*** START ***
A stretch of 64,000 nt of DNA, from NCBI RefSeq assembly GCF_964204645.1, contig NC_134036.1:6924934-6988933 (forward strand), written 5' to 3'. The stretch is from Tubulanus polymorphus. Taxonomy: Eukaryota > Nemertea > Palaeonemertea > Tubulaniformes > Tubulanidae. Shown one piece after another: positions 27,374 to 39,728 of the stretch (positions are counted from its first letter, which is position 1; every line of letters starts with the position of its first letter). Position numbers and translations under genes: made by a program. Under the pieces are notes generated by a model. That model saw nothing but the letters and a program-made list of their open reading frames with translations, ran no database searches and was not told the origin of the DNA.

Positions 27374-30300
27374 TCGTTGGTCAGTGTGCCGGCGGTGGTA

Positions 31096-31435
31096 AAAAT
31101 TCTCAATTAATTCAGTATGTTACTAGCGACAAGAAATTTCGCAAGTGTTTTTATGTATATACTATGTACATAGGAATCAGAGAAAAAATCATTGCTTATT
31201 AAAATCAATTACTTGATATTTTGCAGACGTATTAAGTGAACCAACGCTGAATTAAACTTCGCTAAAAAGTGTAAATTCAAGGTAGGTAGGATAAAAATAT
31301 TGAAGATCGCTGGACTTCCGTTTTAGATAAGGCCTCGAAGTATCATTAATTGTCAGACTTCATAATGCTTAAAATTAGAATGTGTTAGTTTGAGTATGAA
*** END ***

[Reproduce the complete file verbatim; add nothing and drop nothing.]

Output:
A stretch of 64,000 nt of DNA, from NCBI RefSeq assembly GCF_964204645.1, contig NC_134036.1:6924934-6988933 (forward strand), written 5' to 3'. The stretch is from Tubulanus polymorphus. Taxonomy: Eukaryota > Nemertea > Palaeonemertea > Tubulaniformes > Tubulanidae. Shown one piece after another: positions 27,374 to 39,728 of the stretch (positions are counted from its first letter, which is position 1; every line of letters starts with the position of its first letter). Position numbers and translations under genes: made by a program. Under the pieces are notes generated by a model. That model saw nothing but the letters and a program-made list of their open reading frames with translations, ran no database searches and was not told the origin of the DNA.

Positions 27374-30300
27374 TCGTTGGTCAGTGTGCCGGCGGTGGTA

Positions 31096-31435
31096 AAAAT
31101 TCTCAATTAATTCAGTATGTTACTAGCGACAAGAAATTTCGCAAGTGTTTTTATGTATATACTATGTACATAGGAATCAGAGAAAAAATCATTGCTTATT
31201 AAAATCAATTACTTGATATTTTGCAGACGTATTAAGTGAACCAACGCTGAATTAAACTTCGCTAAAAAGTGTAAATTCAAGGTAGGTAGGATAAAAATAT
31301 TGAAGATCGCTGGACTTCCGTTTTAGATAAGGCCTCGAAGTATCATTAATTGTCAGACTTCATAATGCTTAAAATTAGAATGTGTTAGTTTGAGTATGAA